A team of U students won the Utah Entrepreneur Challenge and $40,000 for designing a medical device that helps doctors open airways for patients who are unable to breathe.
The Lassonde Entrepreneur Institute hosts the annual challenge for students across the state to pitch business plans, earn money or gain investors for their projects. The three students on the winning team, Through the Cords, LLC, are from different disciplines, but came together for the competition. Benjamin Fogg, a doctoral student in medicine, helped provide a scientific and medical perspective.
“I think having a multidisciplinary team was key,” Fogg said. “Just in covering different aspects and being able to come together with the Lassonde program, it was awesome.”
The medical device, called an endotracheal tube, is inserted through the patient’s mouth or nose to deliver oxygen or other gases to the lungs. It is a typical procedure for surgeries and is the third most common medical procedure in the United States, but often results in injuries because doctors may insert the tube too deep or in the wrong location. The team’s tube is color coded so that doctors know how far to insert the tube and includes a steerable controller to help guide the tube into the patient’s airway.
The competition, held April 9, featured the top 20 business proposals from across the state. Judges cut the pool down to eight teams, who then pitched and presented their proposals again.
The winning group set up a table with a mannequin and allowed people to practice using the device for themselves. Samer Merchant, a team member and doctoral student in bioengineering, said he thinks designing a prototype helped propel their team to the top and hopes to improve it in the future.
“We’ll be using the money to build a better prototype, start the FDA approval process and start talking to investors,” Merchant said.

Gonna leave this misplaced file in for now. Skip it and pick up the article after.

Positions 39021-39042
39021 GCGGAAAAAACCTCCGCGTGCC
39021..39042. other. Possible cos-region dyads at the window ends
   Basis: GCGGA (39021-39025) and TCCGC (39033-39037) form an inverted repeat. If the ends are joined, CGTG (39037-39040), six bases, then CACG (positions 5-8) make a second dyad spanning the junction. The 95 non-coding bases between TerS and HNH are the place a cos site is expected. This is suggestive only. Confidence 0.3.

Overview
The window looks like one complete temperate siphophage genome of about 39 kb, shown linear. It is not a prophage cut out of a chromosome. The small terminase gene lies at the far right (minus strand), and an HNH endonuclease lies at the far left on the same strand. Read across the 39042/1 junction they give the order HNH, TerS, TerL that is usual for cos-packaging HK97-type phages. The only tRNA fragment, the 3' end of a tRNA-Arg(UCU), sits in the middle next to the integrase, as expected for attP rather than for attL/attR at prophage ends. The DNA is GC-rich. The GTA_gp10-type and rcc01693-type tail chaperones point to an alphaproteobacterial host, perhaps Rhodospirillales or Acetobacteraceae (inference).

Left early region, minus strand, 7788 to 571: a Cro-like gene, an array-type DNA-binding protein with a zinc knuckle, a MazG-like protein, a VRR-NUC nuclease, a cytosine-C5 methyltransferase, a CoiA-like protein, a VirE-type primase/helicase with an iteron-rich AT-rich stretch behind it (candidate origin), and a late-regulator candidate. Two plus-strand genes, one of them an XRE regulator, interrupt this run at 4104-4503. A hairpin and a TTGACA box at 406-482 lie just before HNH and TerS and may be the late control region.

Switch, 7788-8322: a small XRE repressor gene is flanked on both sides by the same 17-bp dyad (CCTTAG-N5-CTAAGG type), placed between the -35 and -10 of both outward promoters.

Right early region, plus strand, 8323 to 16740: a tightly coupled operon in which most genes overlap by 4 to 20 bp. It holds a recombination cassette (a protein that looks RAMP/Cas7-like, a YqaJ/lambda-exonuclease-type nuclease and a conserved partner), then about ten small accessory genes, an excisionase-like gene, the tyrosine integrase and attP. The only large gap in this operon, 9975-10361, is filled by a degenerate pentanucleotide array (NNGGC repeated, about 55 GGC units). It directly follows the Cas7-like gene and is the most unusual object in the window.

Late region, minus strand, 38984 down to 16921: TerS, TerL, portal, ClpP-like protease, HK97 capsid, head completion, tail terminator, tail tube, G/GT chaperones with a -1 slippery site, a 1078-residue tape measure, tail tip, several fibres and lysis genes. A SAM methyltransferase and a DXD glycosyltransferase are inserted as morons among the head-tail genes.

Mackenzie Hales, a first-year MBA student, said the group was surprised and excited to win the competition. Hales helped design the team’s business proposals and analyzed the marketing viability of their product. Last week, the team also won $10,000 in a separate medical device competition.
Sean Runnels, a professor in anesthesiology, originally felt the need for a new breathing tube when he was practicing medicine in Africa. Inserting breathing tubes became difficult for patients with tumors, mouth and neck injuries or other respiratory problems. At the U, Runnels worked with the students to create a design that would solve the issues he had seen.
Zion’s Bank donated the competition’s prize money. Latitude, a group from BYU focusing on virtual tours, won second place and $5,000, and PassportXpress, a team from UVU that designed a smartphone ID system won the People’s Choice Award and $2,500. The U dethroned BYU, who has won the grand prize for the past three years.
“If people have ideas, they just need to pursue it. It’s wonderful to see new ideas and technology,” Merchant said. “It just takes hard work and time.”